How Manchester Airport prepares to minimise the disruption caused by snow and ice

Winter weather can be disruptive to transport networks - and this is particularly true when it comes to airports. There are around 20 miles of runways, taxiways and stands at Manchester Airport and keeping that entire network free from ice and snow to ensure disruption is kept to a minimum is a real challenge. Here we take a look at what goes into making sure Manchester Airport keeps going through the winter.    

Why do snow and ice cause problems at the airport?  

It goes without saying that landing a plane on a slippery runway would be dangerous. But the issues caused by snow and ice go far beyond that. As well as the 20miles of runways, taxiways and stands at the airport, there are significant road and footpath networks as well as multiple carparks, several of which are uncovered and exposed to the elements. There is also a train, tram and bus interchange on site that can also be impacted by wintry weather.     

How does Manchester Airport monitor the weather? 

We use sophisticated weather forecasting systems to make sure we can prepare for whatever the climate throws at us - this includes being aware of the exact air pressure around the airport, the precise level of clouds and more. In the winter this helps us not only to have a good idea of when snow is likely to fall - but also to know what the temperature of the tarmac on the airfield is going to be. The temperature of the ground on a cold night is actually cooler than that of the air - so even if the air temperature is above zero, the temperature of the tarmac of the airfield can be below zero meaning moisture can quickly turn to ice.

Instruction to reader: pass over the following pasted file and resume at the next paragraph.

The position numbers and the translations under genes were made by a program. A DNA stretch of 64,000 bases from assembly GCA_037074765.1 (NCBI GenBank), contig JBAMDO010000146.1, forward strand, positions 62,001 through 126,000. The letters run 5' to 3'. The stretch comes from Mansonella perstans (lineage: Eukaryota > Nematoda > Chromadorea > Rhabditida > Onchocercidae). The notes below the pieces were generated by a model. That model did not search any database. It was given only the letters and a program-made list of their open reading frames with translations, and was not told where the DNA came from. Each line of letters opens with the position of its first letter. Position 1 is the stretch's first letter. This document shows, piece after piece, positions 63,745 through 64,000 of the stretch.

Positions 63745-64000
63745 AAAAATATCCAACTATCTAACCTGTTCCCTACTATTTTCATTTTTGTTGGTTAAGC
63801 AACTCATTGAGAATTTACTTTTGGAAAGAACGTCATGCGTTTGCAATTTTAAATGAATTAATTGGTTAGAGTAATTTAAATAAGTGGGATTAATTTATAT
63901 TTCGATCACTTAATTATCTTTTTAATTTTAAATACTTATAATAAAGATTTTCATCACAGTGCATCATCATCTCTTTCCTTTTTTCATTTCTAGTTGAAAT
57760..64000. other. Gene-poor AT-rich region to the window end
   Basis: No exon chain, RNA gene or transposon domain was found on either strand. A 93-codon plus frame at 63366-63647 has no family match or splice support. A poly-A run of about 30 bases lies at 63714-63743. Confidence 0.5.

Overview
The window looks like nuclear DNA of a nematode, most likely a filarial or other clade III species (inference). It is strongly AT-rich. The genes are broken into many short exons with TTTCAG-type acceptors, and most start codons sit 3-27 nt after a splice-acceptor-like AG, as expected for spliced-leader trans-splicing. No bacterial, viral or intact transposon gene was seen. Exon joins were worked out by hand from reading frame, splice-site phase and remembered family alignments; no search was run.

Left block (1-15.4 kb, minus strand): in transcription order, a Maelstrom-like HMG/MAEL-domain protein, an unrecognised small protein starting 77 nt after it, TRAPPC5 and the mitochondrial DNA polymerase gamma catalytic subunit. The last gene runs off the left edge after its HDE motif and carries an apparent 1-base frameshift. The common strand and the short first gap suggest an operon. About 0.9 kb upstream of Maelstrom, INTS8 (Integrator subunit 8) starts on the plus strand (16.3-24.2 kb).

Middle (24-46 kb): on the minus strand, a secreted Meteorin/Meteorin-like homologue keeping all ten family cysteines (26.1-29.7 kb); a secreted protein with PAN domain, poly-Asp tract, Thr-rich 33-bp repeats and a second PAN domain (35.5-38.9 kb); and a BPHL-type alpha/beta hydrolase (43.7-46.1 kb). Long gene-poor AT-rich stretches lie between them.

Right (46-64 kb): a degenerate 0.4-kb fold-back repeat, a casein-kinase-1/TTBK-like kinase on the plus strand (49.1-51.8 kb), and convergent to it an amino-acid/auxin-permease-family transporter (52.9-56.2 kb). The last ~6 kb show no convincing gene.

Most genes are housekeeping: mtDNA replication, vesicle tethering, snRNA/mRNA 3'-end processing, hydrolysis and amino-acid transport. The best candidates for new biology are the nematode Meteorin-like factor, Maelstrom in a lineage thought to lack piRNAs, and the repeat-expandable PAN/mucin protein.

Manchester is well known for its inclement weather meaning it is really important that we're well prepared for quick changes in conditions. It's also not uncommon for weather conditions to be quite varied even within a relatively small area - it can easily be snowy at the airport but not in the town centre and vice versa. That's why it's doubly important that we're vigilant and quick to react to changes. 

During the winter months there is an adverse weather standby team on a rota as well as those who are already working meaning we can quickly deploy a huge number of people to make sure things stay running smoothly. 

How do you treat the airport - and airfield particularly - to minimise the effects of snow and ice?    

The road network, footpaths and car parks around the airport are treated with grit and salt in the same way as other busy roads and pavements to make sure they're safe for users.    

On the airfield it's a slightly different picture. Grit isn't suitable on airfields as it can damage aircraft and is corrosive. The runways are treated with de-icing fluid that prevents them from freezing. The surface is also slightly grooved to provide better traction for aircraft when it is wet or icy.    

The de-icing treatment will prevent some snow from building up but that can still happen in heavy snow. That's when we rely on our fleet of more than 30 snow clearing vehicles (pictured above) and over 180 workers trained to clear snow. They can  clear  significant snowfall in a relatively short time and can quickly make sure runways are safe. 

Our brand new fleet of snow clearing vehicles includes tractors that can be equipped with a range of attachments including ploughs and brushes, and combined jet blowers that are fitted with ploughs, blowers and brushes   

Why does Manchester Airport have to stop operations when it snows?    

We close the airfield when the depth of snow gets to a particular level. Doing this allows us to mobilise our full fleet of snow ploughs and clear the runways more quickly. These closures are usually for very short periods of time.    

How do airports in snowy countries operate? Why are they able to operate in much worse conditions than in this country?    

There are lots of reasons - but a key one is that at temperatures around freezing point snow tends to be wetter because not all of it is frozen. This means it turns to slush and ice which is both more slippery and harder to clear. When the temperature is lower than -2c the snow is drier and more powdery and easier to clear or blow away.